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threat of default six months from now. in other words, it doesn't solve the problem. first of all, a six month extension of the debt ceiling might not be enough to avoid a credit downgrade and higher interest rates that all americans would have to pay as a result. we know what we have to do to reduce our deficits. there's no point in putting the economy at risk by kicking the can further down the road. but there's an even greater danger to this approach. based on what we've seen these past few weeks, we know what to expect six months from now. the house of representatives will once again refuse to prevent default unless the rest of us accept the cuts-only approach. again, they will refuse to ask the wealthiest americans to give up their tax cuts or deductions. again, they will demand harsh cuts to programs like medicare. and once again, the economy will be held captive, unless they get their way.
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this is no way to run the greatest country on earth. it is a dangerous game that we've never played before and we can't afford to lay it now. not when the jobs and livelihoods of so many families are at stake. we can't allow the american people to become collateral damage to washington's political warfare. congress now has one week left to act. they are still -- the senate has introduced a plan to avoid default which makes a down payment on deficit reduction and ensures we don't have to go through this again in six months. i think's a much better approach. serious deficit reduction would still require us to tackle tough challenges of entitlement and tax reform. either way, i've told leaders of both parties they must come up with a fair compromise in the next few days that can pass both houses of congress and a compromise that i can sign.
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i'm confident we can reach this compromise. despite our disagreements, republican leaders and i have found common ground before. i believe that enough members of both parties will ultimately put politics aside and help us make progress. now i realize that a lot of new members of congress and i don't see eye-to-eye on many issues. but we were each elected by some of the same americans for some of the same reasons. yes, many want government to start living within its means. and many are fed up with a system in which the deck seems stacked middle class americans in favor of the wealthiest few. do you know what people are fed up with most of all? they are fed up with a town where compromise has become a dirty word. they work all day long. many of them scraping by, just to put food on the table. when these americans come home at night, bone tired, and turn
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on the news, all they see is the same partisan three-ring circus here in washington. they see leaders who can't seem to come together and do what it takes to make life just a little bit better for ordinary americans. they are offended by and they should be. the american people may have voted for divided government but they didn't vote for a dysfunctional government of the so i'm asking you all to make your voice heard. if you want a balanced approach to reducing the deficit, let your member of congress know. if you believe we can solve this problem through compromise, send that message. america, after all, has always been a grand experiment in compromise. as a democracy made up of every race and religion, where every belief and poeupts of view is welcomed, we have put to the test time and again the proposition at the heart of our founding. that out of many we are one.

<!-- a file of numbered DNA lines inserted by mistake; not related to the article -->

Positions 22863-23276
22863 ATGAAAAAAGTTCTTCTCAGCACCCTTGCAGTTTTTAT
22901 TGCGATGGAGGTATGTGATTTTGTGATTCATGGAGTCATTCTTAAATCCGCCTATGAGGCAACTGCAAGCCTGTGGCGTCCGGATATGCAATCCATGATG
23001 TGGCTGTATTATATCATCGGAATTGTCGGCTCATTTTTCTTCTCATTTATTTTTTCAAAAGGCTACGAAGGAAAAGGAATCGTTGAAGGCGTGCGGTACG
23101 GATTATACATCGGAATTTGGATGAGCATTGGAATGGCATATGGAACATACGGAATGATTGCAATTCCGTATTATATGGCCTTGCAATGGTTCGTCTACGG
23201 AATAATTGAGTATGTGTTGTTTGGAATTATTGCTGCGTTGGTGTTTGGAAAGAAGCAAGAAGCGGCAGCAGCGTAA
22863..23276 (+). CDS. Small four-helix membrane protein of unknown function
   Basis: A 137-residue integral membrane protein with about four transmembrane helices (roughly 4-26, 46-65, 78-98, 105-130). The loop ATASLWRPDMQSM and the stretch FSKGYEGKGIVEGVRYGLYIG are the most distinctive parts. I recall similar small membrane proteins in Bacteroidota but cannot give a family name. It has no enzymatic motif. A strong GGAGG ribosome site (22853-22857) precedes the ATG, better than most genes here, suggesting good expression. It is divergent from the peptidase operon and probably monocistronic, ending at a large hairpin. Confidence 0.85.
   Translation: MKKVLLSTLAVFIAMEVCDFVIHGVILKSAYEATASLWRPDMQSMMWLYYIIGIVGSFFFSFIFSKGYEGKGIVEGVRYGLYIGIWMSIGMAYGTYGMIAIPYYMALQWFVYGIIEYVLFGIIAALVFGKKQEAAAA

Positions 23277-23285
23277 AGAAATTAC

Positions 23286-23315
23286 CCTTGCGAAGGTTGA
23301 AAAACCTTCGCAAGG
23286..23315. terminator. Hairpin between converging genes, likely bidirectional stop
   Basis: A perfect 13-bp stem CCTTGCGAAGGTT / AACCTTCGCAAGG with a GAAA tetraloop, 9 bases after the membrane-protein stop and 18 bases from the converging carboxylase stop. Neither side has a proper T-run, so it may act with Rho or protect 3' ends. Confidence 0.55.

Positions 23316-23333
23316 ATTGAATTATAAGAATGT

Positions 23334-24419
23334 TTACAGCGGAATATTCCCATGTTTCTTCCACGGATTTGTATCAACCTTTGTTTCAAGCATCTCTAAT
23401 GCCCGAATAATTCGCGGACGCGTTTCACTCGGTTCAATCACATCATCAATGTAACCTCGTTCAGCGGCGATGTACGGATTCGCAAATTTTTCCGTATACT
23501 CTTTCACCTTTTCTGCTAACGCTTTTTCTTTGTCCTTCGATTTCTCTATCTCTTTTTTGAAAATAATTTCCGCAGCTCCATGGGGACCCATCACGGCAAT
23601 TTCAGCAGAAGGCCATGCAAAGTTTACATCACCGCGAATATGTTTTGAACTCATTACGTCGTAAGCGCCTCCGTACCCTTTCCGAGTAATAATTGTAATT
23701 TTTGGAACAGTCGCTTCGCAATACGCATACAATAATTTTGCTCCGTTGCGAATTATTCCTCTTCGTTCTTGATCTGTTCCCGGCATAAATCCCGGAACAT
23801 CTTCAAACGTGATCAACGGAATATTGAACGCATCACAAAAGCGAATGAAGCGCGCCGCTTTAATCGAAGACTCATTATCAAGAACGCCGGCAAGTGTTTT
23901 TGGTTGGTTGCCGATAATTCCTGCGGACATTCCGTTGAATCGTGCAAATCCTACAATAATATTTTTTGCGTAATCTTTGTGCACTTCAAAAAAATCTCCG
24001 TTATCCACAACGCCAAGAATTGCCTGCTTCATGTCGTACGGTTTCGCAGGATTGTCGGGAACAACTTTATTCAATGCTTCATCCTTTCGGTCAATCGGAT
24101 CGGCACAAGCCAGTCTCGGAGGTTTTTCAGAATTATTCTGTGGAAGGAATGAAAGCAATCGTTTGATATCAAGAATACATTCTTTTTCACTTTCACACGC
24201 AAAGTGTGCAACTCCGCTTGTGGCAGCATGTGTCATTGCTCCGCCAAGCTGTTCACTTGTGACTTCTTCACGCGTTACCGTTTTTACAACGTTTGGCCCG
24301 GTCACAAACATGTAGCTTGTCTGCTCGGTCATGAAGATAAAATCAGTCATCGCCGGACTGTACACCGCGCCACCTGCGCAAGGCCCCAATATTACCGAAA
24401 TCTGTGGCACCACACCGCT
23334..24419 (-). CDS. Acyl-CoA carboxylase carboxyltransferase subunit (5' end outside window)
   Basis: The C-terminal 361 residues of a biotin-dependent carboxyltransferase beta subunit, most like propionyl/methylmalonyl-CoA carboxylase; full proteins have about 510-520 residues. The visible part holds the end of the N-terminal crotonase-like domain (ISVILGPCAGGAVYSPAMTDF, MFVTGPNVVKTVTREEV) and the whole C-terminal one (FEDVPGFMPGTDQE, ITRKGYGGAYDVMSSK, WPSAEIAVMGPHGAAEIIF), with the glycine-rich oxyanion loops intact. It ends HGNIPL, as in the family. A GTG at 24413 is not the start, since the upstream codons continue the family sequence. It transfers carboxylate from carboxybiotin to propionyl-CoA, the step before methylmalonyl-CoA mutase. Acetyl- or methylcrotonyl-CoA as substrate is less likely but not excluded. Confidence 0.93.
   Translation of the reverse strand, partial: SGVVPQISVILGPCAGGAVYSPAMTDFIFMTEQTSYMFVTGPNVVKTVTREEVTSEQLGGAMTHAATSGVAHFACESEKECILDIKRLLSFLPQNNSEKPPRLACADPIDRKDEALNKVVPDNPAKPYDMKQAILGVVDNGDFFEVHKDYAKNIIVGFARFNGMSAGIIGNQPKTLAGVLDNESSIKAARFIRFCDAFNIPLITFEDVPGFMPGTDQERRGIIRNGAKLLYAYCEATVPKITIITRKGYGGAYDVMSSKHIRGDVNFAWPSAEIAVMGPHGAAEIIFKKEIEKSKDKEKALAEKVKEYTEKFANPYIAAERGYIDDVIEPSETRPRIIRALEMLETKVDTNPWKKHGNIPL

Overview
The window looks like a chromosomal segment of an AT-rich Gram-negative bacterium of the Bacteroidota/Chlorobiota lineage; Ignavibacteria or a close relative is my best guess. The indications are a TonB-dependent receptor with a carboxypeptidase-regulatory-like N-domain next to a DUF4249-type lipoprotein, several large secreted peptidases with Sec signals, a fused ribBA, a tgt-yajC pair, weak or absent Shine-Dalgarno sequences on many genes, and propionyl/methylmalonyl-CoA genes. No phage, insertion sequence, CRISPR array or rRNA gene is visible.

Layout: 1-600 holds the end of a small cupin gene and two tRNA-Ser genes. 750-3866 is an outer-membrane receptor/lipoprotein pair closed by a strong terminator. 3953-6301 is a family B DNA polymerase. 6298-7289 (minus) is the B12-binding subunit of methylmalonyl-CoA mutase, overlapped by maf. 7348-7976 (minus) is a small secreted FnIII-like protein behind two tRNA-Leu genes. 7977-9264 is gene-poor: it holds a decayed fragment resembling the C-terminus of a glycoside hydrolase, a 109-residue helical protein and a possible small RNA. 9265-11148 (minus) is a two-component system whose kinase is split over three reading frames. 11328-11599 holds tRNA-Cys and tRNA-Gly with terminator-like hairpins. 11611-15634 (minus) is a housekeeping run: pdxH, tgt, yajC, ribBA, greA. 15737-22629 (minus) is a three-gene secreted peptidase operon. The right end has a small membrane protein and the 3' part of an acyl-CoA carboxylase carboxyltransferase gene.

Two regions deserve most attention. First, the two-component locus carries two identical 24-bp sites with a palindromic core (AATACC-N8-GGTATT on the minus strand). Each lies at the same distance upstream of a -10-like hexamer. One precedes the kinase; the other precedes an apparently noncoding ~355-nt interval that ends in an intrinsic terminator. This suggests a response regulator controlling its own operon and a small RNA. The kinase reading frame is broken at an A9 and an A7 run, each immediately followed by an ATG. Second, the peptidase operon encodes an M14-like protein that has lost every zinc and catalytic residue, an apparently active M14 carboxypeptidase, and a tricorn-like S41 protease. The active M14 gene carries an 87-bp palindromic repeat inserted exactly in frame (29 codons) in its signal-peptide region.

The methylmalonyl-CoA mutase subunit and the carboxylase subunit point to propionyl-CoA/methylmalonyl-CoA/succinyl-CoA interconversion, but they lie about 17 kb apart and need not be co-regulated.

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we've engaged in fierce and passionate debates about the issues of the day. but from slavery to war, from civil liberties to questions of economic justice, we have tried to live by the words that jefferson once wrote: every man cannot have his way in all things. without this mutual disposition we are disjointed individuals. but not a society. history is scattered with the stories of those who held fast to rigid ideologies and refused to listen to those who disagreed. those are not the americans we remember. we remember the americans who put country above self and set personal grievances aside for the greater good. we remember the americans who held this country together during its most difficult hours. who put aside pride and party to form a more perfect union. that's who we remember.
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that's who we need to be right now. the entire world is watching. so let's seize this moment to show why the united states of america is still the greatest nation on earth. not just because we can still keep our word and meet our obligations. but because we can still come together as one nation. thank you. god bless you. and may god bless the united states of america. >> bret: mr. obama in the east room. not have a crowd there. speaking for about 15 minutes. the president started his address pushing for a big deal, a big plan. he blamed a significant number of republicans in congress for insisting on a cuts-only approach to the debt ceiling increase. the president talked again as he has about about millionaires and billionaires not paying their fair share he quoted president reagan. president obama says short